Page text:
Law enforcers in Tacoma, Wash., are furious that Weldon Marc Gilbert, who made more than 100 videotapes of his molestations of more than a dozen boys, has now been given copies of the pornographic tapes as he prepares to represent himself at a state trial. In 2009, Gilbert pled guilty in federal court to 31 counts of producing child pornography involving 17 victims and was sentenced to 25 years in prison, reports the New York Times. As he prepares for a state trial next next month on charges of rape and molestation, he is allowed to review the evidence against him — including the pornographic videos — and watch them as often as he likes. Restricting his access could result in a mistrial.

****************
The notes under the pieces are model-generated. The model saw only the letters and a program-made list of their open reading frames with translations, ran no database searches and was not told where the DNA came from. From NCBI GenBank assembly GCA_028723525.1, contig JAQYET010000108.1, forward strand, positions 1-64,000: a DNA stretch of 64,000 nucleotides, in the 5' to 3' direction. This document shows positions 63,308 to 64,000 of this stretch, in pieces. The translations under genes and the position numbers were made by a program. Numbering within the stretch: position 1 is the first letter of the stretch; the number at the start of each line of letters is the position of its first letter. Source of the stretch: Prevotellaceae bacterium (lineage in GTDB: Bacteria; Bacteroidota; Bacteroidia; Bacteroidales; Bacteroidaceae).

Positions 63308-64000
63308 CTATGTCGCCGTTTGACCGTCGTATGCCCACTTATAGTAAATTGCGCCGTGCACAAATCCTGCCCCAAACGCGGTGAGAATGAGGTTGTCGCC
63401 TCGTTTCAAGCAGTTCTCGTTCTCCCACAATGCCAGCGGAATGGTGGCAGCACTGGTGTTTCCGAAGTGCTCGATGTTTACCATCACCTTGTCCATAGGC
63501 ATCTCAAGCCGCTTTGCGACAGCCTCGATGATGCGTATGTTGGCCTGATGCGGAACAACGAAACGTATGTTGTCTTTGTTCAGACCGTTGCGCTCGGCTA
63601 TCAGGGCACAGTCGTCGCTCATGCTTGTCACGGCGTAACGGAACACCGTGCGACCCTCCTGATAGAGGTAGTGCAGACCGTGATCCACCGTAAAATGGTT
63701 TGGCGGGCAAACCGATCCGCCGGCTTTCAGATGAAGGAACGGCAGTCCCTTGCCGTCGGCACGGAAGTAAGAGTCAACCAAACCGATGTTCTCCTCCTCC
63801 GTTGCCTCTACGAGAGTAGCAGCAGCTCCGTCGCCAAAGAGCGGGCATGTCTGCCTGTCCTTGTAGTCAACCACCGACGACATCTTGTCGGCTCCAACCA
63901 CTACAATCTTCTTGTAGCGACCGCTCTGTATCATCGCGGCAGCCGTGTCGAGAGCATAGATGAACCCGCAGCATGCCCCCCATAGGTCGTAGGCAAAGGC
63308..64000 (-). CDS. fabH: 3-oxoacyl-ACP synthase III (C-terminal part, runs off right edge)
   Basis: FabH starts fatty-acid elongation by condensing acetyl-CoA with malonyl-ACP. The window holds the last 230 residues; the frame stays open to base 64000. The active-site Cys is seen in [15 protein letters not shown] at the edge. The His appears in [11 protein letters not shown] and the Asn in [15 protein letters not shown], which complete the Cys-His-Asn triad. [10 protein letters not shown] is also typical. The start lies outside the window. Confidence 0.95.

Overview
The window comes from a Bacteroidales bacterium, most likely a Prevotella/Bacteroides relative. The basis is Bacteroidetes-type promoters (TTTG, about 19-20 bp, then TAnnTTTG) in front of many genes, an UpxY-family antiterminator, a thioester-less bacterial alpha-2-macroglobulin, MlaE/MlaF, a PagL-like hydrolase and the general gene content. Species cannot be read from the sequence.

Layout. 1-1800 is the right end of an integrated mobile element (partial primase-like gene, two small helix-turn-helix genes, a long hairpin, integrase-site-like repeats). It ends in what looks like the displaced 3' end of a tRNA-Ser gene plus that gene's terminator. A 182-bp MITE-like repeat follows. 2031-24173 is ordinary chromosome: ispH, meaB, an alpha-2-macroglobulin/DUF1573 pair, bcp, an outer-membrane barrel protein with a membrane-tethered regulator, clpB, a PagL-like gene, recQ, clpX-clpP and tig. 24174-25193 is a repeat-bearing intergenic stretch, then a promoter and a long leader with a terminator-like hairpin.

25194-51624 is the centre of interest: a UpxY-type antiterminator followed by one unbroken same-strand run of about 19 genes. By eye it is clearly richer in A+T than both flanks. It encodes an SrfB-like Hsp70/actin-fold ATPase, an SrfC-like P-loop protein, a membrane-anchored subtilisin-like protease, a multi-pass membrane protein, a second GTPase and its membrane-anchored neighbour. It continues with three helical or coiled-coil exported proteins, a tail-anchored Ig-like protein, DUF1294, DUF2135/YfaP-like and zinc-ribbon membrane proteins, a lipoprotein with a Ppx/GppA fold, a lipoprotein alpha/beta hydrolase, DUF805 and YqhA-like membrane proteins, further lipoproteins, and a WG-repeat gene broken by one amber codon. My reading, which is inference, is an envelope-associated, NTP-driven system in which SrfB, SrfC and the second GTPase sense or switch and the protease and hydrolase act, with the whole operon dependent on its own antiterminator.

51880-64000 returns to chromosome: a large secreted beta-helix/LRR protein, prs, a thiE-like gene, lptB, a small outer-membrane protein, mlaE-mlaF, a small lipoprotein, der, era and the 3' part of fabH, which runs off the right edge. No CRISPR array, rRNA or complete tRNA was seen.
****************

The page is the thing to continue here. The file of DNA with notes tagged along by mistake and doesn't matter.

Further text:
“It's absurd and maddening,” said Mark Lindquist, a prosecutor in Tacoma, where the state trial is to begin Sept. 19. While defendants normally can view evidence against them, Lindquist said, they are not usually allowed to possess it, particularly when it is contraband like pornography. “I have never had a case where a defense attorney wanted to possess the pornography,” he said. “We don't turn cocaine over to defendants for them to personally check out.” State legislators have vowed to change the law but they cannot do so in time to affect Gilbert's case.